As the financial services industry continues to expand and create work opportunities, job-seekers could well secure themselves an edge over the competition with a Chartered Financial Analyst (CFA) certification.
"If someone is working on the CFA, it shows that they have a drive and a desire for success," says Richard Mak, CFA, a board member of the Hong Kong Society of Financial Analysts (HKSFA).
"It shows that they are hungry and eager to learn," adds Mak, who is also managing director and regional head of advisory at BNP Paribas Wealth Management (Asia), and one of the speakers at the October 12 seminar "How to succeed in the rewarding but competitive finance and investment industry".
Widely recognised as the global passport to the financial services industry, the CFA is an indication of the holder's experience level and knowledge base. However, according to Mak, the key issue is the application of that knowledge to one's profession.
"The CFA provides a broad base of knowledge that can help the holder progress in his career, not just in the immediate term, but also in the long-term. It is not a specialist programme, it is a generalist programme," he says.
While employers generally prefer experienced candidates who can get to work straight away without requiring any training, there is a limited supply of these people.
"The industry is expanding and there is a need to find new talent," Mak says.
He adds that they are likely to come from either the ranks of the fresh graduates or those looking for a mid-career change. In both cases, the CFA would be a plus point.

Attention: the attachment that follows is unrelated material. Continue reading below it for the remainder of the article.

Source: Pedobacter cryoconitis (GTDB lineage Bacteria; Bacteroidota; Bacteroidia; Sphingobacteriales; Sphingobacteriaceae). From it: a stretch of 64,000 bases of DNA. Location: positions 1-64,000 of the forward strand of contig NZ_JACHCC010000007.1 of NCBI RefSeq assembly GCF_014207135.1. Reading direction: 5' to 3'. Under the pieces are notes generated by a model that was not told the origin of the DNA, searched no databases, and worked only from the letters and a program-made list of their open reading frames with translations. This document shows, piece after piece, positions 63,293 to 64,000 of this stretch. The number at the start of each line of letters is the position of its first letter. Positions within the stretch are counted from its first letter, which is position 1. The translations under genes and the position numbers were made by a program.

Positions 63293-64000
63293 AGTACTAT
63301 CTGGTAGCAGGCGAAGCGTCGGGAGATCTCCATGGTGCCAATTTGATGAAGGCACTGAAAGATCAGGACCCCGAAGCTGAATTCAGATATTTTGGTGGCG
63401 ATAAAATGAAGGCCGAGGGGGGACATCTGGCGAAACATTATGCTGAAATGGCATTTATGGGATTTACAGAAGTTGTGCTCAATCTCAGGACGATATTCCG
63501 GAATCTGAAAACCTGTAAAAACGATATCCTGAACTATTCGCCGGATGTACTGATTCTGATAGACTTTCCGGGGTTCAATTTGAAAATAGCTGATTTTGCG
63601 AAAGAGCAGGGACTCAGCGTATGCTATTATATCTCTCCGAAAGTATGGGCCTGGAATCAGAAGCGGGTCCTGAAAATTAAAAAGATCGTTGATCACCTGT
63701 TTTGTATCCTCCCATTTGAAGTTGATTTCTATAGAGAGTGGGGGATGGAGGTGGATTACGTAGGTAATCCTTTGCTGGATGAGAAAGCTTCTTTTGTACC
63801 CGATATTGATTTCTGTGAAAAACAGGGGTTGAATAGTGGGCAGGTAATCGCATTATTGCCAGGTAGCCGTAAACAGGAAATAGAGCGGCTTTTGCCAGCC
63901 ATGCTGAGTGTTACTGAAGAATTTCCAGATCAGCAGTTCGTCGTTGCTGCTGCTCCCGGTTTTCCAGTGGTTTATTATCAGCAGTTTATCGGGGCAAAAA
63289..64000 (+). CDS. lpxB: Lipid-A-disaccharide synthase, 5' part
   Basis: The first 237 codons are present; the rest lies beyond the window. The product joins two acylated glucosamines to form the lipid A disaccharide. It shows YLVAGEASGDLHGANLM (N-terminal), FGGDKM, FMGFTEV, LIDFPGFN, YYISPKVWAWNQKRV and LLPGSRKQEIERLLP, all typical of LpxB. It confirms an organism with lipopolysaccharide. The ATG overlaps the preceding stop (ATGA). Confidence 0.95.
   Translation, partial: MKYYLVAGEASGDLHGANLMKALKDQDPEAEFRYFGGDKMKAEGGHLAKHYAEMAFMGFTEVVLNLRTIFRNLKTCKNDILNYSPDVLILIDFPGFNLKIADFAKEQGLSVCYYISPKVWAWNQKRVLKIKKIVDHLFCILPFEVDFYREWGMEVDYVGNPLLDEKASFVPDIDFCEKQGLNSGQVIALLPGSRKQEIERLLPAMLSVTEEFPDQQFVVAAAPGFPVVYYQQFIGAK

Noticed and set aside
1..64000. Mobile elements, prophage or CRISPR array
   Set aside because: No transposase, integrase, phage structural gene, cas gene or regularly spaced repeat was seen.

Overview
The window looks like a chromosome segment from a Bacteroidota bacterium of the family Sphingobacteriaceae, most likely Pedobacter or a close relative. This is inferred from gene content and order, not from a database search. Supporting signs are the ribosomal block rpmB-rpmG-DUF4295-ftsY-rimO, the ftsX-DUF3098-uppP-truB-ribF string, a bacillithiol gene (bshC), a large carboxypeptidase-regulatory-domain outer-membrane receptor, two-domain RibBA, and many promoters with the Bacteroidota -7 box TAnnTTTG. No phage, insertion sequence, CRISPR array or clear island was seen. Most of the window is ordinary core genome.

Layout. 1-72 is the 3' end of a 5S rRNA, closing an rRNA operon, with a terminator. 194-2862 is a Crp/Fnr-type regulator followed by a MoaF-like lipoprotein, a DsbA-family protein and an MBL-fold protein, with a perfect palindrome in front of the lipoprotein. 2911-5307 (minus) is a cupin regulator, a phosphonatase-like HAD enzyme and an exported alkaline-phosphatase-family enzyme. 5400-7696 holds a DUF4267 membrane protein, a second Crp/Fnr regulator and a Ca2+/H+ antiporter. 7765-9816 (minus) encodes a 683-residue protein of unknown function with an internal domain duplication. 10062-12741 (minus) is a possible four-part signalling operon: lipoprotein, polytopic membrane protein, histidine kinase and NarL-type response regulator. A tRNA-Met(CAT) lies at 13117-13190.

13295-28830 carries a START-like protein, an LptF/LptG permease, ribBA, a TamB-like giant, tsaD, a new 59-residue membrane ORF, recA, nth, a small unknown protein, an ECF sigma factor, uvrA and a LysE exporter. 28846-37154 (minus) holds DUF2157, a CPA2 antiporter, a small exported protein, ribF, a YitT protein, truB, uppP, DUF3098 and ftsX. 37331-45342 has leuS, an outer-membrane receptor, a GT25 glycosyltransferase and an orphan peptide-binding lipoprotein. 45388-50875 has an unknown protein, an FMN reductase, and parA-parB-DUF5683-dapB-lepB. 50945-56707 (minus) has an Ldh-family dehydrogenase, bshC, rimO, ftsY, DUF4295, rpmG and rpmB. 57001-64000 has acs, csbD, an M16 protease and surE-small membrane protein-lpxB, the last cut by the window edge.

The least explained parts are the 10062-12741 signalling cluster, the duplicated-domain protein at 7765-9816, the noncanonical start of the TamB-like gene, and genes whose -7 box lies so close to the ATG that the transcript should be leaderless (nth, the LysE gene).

In addition to the analytical skills provided by the CFA, Mak advises job-seekers to hone their soft skills, including presentation and communication skills, emotional quotient and the ability to handle clients.
Hong Kong's wealth management industry is booming, with many private banking operations hiring strongly to fulfil their ambitious expansion plans.
According to Mak, while the traditional asset management and banking industries are still growing, they are not as labour intensive as wealth management, which needs more staff.
However, he warned that working in finance is not everyone's cup of tea. "Is it something that you like to do? If you just come into the office, do the work and go home, you will be frustrated after five years."
"Don't rush to take the CFA. Learn more about the industry first. Is it something that you really want to do? Why are you keen? What makes you excited? What drives you? It cannot just be about the money," Mak says.